One of the givens about Mark Morris is that he’s especially musical. And certainly he’s shown an unusually broad and knowledgeable appreciation of music in his choice of scores. Just as important, he’s trained his dancers to inhabit the music fully and sensitively. (He himself was deeply musical as a dancer.) So what to make of his version of Henry Purcell’s semi-opera, semi-masque King Arthur, now at the New York City Opera? According to the program notes, Morris has fashioned “a colorful, frothy, and engaging vaudeville-style entertainment” and, in a way, that’s exactly what he’s done, although it’s nowhere near so engaging as he clearly thinks it is. The problem is that all this froth doesn’t reflect the virile, capacious quality of either the music or John Dryden’s superb poetry.
This is one of those productions that deliberately calls attention to its staginess—we begin with seven chairs in a semicircle waiting for the singers, who stroll in through a dressing-room door. They’re in mufti—one guy has bare legs and shorts, another bare knees. It’s Today, and we’re in the State Theater. Everyone’s in friendly rehearsal mode—lots of handshakes and manly pats on shoulders: choreographed casualness. Jerome Robbins was doing this kind of thing half a century ago.
The story of King Arthur is hopeless, and Morris has been right to ditch it and all the dialogue with it. (No blind Emmeline, Arthur’s abducted betrothed.) That leaves a series of infinitely various and lovely scenes, as in an oratorio. If our theaters had the opulent scenic and mechanical devices available to royal courts in the 17th century, it would make sense to deploy them, but they don’t, and Morris doesn’t. Instead, he brings on his dancers as background to the singers, and occasionally foreground. But this isn’t a danced opera; it’s a sung semi-opera with dancing as embroidery. And in his attempt to liven things up, to give us the old oom-pah-pah, Morris is playing jokes, making cute, updating. It doesn’t work.
Take the famous “freezing” number: “What power art thou, who from below / Hast made me rise unwillingly and slow / From beds of everlasting snow?” So stutters the Cold Genius (the whole world is frozen over by magic) when awakened by Cupid. Powerful, grand, almost tragic. Morris has him cowering in a refrigerator—the stuttering made into a big joke. If you’ve really responded to this music, you don’t sacrifice its beauty for a quick laugh. This is the result of not trusting the work of art you’re presumably honoring.
There are numerous felicitous touches, but they’re no substitute for a serious attempt to reveal the glory of Purcell’s score and Dryden’s words. The dancing lacks invention—most of it looks like vamping. The dancers run around and around in circles. They somersault. They galumph. They have no individual personality. The drama of the music is constantly sacrificed to effects. When shepherds and their lasses gambol, it’s pastorale reduced to pastiche.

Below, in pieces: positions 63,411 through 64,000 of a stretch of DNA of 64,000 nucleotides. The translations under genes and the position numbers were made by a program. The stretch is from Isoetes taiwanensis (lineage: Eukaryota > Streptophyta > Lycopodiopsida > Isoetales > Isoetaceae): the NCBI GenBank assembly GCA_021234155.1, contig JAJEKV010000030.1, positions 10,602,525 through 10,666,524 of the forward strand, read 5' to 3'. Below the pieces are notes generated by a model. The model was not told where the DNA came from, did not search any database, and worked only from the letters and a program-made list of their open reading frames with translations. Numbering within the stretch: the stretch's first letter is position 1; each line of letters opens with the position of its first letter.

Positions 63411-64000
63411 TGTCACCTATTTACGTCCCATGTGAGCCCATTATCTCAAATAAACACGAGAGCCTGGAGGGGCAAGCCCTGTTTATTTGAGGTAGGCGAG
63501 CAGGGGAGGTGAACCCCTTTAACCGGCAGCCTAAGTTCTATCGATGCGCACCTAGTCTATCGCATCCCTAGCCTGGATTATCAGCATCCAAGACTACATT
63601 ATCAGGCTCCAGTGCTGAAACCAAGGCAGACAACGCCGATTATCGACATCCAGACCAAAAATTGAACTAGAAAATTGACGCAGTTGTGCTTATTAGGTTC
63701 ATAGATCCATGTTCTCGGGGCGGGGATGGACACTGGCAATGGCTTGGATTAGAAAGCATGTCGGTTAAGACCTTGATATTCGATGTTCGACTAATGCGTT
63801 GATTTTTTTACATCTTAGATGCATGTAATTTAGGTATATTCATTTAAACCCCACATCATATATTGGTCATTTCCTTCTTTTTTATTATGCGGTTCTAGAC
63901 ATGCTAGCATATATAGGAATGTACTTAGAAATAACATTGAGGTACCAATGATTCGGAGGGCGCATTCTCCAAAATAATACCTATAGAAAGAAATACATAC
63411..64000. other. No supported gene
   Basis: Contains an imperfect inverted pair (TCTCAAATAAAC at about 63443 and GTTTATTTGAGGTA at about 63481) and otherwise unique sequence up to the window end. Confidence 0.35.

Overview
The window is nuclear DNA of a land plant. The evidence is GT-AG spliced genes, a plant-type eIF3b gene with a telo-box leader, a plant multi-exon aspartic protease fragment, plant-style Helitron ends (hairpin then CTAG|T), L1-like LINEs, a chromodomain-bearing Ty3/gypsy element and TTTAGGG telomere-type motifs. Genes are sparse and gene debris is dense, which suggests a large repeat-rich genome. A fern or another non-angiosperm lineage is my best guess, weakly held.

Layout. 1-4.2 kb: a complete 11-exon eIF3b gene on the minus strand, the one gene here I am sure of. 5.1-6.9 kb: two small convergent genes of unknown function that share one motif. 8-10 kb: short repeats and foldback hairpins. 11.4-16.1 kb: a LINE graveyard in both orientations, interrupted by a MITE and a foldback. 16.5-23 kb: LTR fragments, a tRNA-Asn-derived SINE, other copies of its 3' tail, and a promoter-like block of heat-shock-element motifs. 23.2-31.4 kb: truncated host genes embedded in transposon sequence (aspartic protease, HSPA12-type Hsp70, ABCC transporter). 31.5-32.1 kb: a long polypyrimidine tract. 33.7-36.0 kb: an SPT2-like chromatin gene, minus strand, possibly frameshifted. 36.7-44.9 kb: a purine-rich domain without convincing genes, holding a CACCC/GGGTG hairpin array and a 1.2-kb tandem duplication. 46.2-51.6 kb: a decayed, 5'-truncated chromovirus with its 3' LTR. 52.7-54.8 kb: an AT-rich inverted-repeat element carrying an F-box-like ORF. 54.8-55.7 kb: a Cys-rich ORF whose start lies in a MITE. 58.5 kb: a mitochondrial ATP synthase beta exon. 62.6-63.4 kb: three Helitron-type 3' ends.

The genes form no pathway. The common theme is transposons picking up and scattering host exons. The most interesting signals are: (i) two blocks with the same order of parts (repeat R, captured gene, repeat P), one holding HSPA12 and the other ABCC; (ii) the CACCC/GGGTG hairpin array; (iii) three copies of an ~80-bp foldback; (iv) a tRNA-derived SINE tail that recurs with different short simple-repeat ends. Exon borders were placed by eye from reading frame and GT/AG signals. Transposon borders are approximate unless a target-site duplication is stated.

How to present so strange an art form to a modern audience? Not through endless restless motion without content, or through imposed jokiness. Morris himself gives us a clue of how it might be done. In his second act, we reach the score’s most famous aria, “Fairest Isle,” one of the most ravishing of all melodies. The singer is Venus, and here is the essential message of King Arthur: It’s Britain that is the fairest isle, “all isles excelling / Seat of pleasure and of love.” Morris stages it simply and movingly—Venus seated quietly, her handmaidens framing her, employing only the barest of formal gestures. We see what King Arthur might be today: a series of animated tableaux adjusting to the nature of each piece of music. And in fact, Morris pulls it off again in the very different next number. Then we’re back to what he describes as “a pageant—a sort of vaudeville.”
But the late-17th-century art of Dryden and Purcell isn’t vaudeville-like. It’s noble, reverberant. It moves you rather than tickles you. Treating it the way Mark Morris has done here isn’t being “musical,” it’s exploiting the music. How strange from the choreographer whose finest achievement, arguably, is his version of Purcell’s great Dido and Aeneas. Dido, of course, is a perfect work of art; Arthur is a jumble. But it’s a glorious jumble, not a romp.
If you care about Purcell, get hold of the William Christie recording of King Arthur, based on a production he mounted in 1995. I don’t know what it looked like, but I know from this recorded performance what King Arthur really is.